There is a fair amount of stinging nettles at the beginning of the trail and much more of it on the other side of the suspension bridge (a side trip and not the way to Shimenggu).  It isn’t serious if you touch it but it is VERY annoying.

It isn't easy to reach Shimenggu (Taiwan) but you will be rewarded with a waterfall, giant cypress trees, a 500+ meter deep valley, a mossy forest, little pools in the creek, a bamboo forest and a great trail.

The flower garden that was part of a beautiful home and part time B&B.  We met the owners 3 years ago but they have since moved away (likely into the village).  The garden is stunningly beautiful and you walk through a tunnel of rhododendrons, cherry blossoms and other flowers.

It isn't easy to reach Shimenggu (Taiwan) but you will be rewarded with a waterfall, giant cypress trees, a 500+ meter deep valley, a mossy forest, little pools in the creek, a bamboo forest and a great trail.

This rather bizarre rock is right next to the trail.  I have no idea what caused this.

It isn't easy to reach Shimenggu (Taiwan) but you will be rewarded with a waterfall, giant cypress trees, a 500+ meter deep valley, a mossy forest, little pools in the creek, a bamboo forest and a great trail.

Qingrengu was just the first spectacular sight of many near the end of the hike.  The cave behind it is accessible and actually had an old stone wall built in it.  This one will definitely be on my favorite waterfall list whenever I publish it.

Directions to Shimenggu and Qingrengu can be found on my waterfall guide

It isn't easy to reach Shimenggu (Taiwan) but you will be rewarded with a waterfall, giant cypress trees, a 500+ meter deep valley, a mossy forest, little pools in the creek, a bamboo forest and a great trail.

Directly above Qingrengu Waterfall are some perfect pools that would be awesome to swim in during the summer.  It is at 1500 meters of elevation so it might not be warm enough to swim even in early spring or late fall.

It isn't easy to reach Shimenggu (Taiwan) but you will be rewarded with a waterfall, giant cypress trees, a 500+ meter deep valley, a mossy forest, little pools in the creek, a bamboo forest and a great trail.

Asher (followxiaofei.com) stands directly on top of Qingrengu Waterfall.

It isn't easy to reach Shimenggu (Taiwan) but you will be rewarded with a waterfall, giant cypress trees, a 500+ meter deep valley, a mossy forest, little pools in the creek, a bamboo forest and a great trail.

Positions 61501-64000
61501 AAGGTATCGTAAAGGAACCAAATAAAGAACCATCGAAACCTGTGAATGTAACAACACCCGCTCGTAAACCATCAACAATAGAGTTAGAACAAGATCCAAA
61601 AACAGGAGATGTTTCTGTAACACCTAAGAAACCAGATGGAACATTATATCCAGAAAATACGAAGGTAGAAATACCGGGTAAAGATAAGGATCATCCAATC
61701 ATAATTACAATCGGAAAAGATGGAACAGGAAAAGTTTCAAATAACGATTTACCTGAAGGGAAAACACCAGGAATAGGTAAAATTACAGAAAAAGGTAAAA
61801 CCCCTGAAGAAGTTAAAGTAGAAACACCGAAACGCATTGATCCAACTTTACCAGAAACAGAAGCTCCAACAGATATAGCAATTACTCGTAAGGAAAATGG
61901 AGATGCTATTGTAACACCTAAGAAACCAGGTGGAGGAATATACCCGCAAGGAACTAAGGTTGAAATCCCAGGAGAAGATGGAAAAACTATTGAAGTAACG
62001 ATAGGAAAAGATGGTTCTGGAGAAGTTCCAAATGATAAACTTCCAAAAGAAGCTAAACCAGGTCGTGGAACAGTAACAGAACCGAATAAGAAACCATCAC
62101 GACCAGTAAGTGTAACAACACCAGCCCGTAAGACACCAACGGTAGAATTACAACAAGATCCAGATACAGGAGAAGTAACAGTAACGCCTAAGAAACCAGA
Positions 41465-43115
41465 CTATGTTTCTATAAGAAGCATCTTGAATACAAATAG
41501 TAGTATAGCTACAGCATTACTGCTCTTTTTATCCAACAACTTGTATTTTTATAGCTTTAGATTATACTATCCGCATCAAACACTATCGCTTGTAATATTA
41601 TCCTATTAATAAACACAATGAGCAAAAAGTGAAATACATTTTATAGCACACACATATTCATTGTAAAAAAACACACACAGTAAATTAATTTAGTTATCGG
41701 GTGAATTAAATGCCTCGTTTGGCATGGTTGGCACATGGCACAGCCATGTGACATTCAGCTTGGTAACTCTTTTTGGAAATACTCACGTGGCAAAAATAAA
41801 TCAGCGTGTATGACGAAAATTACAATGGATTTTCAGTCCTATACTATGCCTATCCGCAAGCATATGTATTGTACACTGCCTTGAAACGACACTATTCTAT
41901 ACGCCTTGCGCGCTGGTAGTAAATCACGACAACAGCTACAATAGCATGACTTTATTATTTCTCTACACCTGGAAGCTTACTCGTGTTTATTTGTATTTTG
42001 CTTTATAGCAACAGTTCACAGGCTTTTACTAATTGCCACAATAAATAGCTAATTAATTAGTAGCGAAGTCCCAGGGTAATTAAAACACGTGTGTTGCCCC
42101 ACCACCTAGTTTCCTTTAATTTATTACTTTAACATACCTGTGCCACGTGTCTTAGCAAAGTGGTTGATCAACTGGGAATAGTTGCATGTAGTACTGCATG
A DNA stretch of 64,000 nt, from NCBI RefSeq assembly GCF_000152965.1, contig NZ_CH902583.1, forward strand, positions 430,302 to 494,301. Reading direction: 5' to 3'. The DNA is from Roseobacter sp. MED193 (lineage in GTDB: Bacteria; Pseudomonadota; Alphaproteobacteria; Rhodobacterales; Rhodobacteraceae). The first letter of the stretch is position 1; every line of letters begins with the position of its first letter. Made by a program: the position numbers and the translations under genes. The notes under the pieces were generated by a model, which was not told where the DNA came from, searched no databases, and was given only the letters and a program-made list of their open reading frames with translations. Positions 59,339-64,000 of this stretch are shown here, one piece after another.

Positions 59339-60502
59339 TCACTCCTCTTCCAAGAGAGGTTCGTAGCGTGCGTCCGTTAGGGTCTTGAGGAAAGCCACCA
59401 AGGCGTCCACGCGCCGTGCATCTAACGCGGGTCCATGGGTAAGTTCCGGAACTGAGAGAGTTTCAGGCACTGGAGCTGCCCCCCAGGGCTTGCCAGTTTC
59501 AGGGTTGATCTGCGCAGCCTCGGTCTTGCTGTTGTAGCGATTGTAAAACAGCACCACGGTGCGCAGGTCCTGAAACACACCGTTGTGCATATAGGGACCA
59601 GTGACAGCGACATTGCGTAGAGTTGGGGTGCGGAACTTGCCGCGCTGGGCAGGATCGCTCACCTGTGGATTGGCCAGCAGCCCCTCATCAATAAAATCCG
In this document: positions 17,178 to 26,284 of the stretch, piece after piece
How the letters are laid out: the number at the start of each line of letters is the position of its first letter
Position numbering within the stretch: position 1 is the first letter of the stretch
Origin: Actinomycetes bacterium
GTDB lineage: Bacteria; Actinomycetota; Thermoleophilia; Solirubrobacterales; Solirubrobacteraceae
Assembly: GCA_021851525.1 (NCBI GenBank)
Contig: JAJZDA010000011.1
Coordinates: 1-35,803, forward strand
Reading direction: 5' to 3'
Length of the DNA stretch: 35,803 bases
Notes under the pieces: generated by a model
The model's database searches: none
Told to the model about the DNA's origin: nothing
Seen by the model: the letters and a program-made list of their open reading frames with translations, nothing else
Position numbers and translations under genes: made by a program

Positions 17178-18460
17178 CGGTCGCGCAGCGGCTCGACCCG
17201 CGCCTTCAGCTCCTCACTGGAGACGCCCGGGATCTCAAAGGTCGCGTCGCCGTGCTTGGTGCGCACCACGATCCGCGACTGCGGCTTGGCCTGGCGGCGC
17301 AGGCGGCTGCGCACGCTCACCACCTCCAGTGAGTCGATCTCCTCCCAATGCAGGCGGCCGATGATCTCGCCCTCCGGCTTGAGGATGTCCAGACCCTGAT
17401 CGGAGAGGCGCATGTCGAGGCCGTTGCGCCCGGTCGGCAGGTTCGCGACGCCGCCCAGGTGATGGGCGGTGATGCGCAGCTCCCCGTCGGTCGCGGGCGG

The trail goes vertical again climbing 200 meters in the next kilometer.  This giant cypress tree is right next to the trail and is sadly one of the last ones in this area.  There is access to an impressive valley here that I will explore next time.  It looked like there was a nice waterfall and some vertical cliff walls.

It isn't easy to reach Shimenggu (Taiwan) but you will be rewarded with a waterfall, giant cypress trees, a 500+ meter deep valley, a mossy forest, little pools in the creek, a bamboo forest and a great trail.

Illegal logging has taken its toll on the giant cypress trees.  There were several recently logged trees and we only saw one giant cypress and several other much smaller ones.  I cannot imagine how difficult it would be to carry the entire tree (chopped up) out by hand.  And they would probably have to work at night.  This is a fairly difficult hike with a daypack.

It isn't easy to reach Shimenggu (Taiwan) but you will be rewarded with a waterfall, giant cypress trees, a 500+ meter deep valley, a mossy forest, little pools in the creek, a bamboo forest and a great trail.

At the highest elevations the trail becomes a lush green paradise.

It isn't easy to reach Shimenggu (Taiwan) but you will be rewarded with a waterfall, giant cypress trees, a 500+ meter deep valley, a mossy forest, little pools in the creek, a bamboo forest and a great trail.

One of the more creative parts of the trail.  I am guessing that this type of construction is no longer allowed to preserve the larger trees in this forest.

It isn't easy to reach Shimenggu (Taiwan) but you will be rewarded with a waterfall, giant cypress trees, a 500+ meter deep valley, a mossy forest, little pools in the creek, a bamboo forest and a great trail.

This part of the hike was probably my favorite.  It occurs at the highest elevation on the trail (about 1700 meters) and almost the absolute farthest point of the trail.  It is definitely worth it to hike the entire trail even though is over 800 meters of elevation gain to reach this spot.

Shimenggu is a series of bizarre pools where the rock has worn away in deep pools that go straight down.  This hole was well over 1 meter across and 2-3 meters deep.  I think these would be good places to swim during the summer.  We didn’t have time to walk upstream from the trail but there is potentially something really cool up there.

It isn't easy to reach Shimenggu (Taiwan) but you will be rewarded with a waterfall, giant cypress trees, a 500+ meter deep valley, a mossy forest, little pools in the creek, a bamboo forest and a great trail.

The whole trail is nice but the best part is the loop at the end of the trail.  The bridge near the trailhead provides access to 1000 person cave (marked in Chinese in the top right of the map). It must be an exhausting hike since there are A LOT OF contour lines that it crosses. Shuiyang Lake is 2 hours past the cave.

It isn't easy to reach Shimenggu (Taiwan) but you will be rewarded with a waterfall, giant cypress trees, a 500+ meter deep valley, a mossy forest, little pools in the creek, a bamboo forest and a great trail.

The isn’t quite as long as shown due to the off trail exploring across the bridge and the long breaks at the break area and the waterfall.  Overall the trail is about 10 km long.

It isn't easy to reach Shimenggu (Taiwan) but you will be rewarded with a waterfall, giant cypress trees, a 500+ meter deep valley, a mossy forest, little pools in the creek, a bamboo forest and a great trail.